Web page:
It was a nice day on Sunday. The temperature was around 7 degrees C, and the sun was peeking out from the clouds every so often, so I decided to take a bit of a hike around Cape Belknap. Turns out it was about 12 kilometres long! I started my Forerunner late, and stopped it a bit early. Herewith is my trek at Garmin Connect and a few photo’s I took along the way.
via Untitled by brightonpete at Garmin Connect – Details.
I checked the temperature in the Stevenson Screen, and it showed 7 degrees. Nice! I headed out to the Ceiling Projector, but it is in the swampiest, wettest part of the airfield! No wonder it is off-kilter. You think they would have placed the light in a drier part of the tundra. I then turned northwards and headed towards Black Cliffs Bay. As I approached the bay, no longer protected by the hills, the wind picked up, and the temperature dropped. Pretty soon I had to don my toque and gloves. Snow started to fall, and ice pellets pelted my face. It was downright cold – the snow & ice pellets were accumulating on the ground. It must have been below zero. But then I started heading with the wind and all was good. The ice along the shore pushes the sand and stones up a fair bit. But the tide was low, so most of the ice was grounded here. I hopped out onto the bergy bits to do a bit of exploring. At one point, I thought there was a polar bear stalking me. Splashes every so often, and then a chunk of iceberg broke off as I was turning. It looked like it might have been a polar bear. Too bad I wasn’t wearing my heart rate monitor too. My heart raced for a bit at that point.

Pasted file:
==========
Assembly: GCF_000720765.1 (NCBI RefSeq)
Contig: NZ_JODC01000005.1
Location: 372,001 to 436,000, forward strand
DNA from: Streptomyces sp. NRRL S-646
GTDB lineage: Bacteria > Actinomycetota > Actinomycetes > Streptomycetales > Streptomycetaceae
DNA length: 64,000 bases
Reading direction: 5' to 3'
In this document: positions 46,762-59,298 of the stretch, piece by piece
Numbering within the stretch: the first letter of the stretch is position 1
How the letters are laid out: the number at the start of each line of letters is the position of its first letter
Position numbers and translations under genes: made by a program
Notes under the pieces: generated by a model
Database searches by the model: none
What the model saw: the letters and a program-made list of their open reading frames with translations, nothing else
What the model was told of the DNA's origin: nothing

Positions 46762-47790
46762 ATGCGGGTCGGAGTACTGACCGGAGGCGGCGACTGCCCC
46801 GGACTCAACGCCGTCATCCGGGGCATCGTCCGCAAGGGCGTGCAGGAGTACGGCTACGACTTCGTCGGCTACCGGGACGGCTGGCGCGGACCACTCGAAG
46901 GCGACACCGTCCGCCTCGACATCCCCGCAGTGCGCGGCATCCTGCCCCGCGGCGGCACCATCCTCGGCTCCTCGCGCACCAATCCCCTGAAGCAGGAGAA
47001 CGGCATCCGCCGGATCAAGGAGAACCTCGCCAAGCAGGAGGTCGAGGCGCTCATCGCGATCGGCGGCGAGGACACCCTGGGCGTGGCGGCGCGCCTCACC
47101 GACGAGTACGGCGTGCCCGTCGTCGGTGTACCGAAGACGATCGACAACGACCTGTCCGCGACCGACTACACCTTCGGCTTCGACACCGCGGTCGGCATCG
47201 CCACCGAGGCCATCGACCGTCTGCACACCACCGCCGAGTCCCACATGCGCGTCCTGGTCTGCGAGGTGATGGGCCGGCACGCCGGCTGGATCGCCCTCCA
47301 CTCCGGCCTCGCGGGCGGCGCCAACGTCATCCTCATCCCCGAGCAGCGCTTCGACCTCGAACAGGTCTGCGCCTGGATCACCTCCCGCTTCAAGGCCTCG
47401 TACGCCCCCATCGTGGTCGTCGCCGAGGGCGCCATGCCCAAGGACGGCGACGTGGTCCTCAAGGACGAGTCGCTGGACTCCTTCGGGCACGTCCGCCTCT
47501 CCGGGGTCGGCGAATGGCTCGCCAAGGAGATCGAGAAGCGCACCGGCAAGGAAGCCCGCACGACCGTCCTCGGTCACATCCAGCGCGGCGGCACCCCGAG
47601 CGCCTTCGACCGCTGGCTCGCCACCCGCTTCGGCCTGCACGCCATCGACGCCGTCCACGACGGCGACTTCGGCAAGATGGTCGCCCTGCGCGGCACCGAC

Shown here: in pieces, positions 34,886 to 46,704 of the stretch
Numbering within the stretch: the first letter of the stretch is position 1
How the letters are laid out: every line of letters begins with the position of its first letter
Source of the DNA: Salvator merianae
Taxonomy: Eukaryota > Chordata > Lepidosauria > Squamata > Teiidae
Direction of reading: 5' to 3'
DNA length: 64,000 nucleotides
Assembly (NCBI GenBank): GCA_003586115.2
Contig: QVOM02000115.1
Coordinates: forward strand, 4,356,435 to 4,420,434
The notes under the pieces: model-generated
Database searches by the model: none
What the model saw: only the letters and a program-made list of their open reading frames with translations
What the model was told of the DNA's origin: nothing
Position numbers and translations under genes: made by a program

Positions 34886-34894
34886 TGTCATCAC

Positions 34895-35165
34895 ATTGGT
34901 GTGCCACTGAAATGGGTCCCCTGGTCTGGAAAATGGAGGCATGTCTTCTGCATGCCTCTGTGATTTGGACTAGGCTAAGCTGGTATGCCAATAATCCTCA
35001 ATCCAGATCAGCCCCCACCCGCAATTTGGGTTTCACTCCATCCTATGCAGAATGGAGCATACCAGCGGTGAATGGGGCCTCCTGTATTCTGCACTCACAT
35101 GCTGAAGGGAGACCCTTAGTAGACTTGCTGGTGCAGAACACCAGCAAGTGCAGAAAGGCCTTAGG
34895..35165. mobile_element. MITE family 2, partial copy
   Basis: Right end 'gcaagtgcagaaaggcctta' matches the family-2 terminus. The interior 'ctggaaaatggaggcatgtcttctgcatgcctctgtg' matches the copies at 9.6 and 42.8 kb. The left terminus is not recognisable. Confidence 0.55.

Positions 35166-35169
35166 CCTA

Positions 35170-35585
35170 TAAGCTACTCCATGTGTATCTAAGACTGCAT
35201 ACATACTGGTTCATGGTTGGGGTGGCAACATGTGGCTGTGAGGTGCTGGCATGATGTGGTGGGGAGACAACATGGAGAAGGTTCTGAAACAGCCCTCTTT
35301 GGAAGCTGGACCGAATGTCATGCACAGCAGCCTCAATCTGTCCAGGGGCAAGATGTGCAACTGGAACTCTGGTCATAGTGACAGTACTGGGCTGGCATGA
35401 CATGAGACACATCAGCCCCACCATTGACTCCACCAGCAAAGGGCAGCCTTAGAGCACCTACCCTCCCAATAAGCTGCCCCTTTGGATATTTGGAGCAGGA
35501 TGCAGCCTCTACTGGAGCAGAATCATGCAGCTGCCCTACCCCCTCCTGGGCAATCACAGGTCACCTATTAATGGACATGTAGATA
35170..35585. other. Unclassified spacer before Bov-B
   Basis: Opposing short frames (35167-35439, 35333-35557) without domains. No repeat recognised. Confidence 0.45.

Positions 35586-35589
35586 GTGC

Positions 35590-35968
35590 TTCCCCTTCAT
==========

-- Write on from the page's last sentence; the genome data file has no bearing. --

You can see the tide line on the pyramid. I am fascinated with how the forces of nature sculpt the ice into an amazing variety of shapes and colours.
I was struck by the intensity of blue in this berg. I had never seen such a deep blue before in any ice.
On the other side of the airfield, a sad, constant reminder of a crash that occurred 60 years ago. On Monday July 31st, 1950, a Lancaster airplane was flying in much needed parts for a bulldozer that was going to be used to construct the airfield. Unfortunately, something happened with the airdrop, and the Lancaster was pulled down. It crashed on the east side of the cape in a ball of fire. All hands died.
Here is what 60 years does to an engine…
A wing section, complete with landing wheel is still dug in to the tundra, where it had crashed.
There was a Memorial Service held at the cemetery where the eight souls on board were buried, on the 60th Anniversary of the crash. I’ll post some photo’s of the service if I can find any.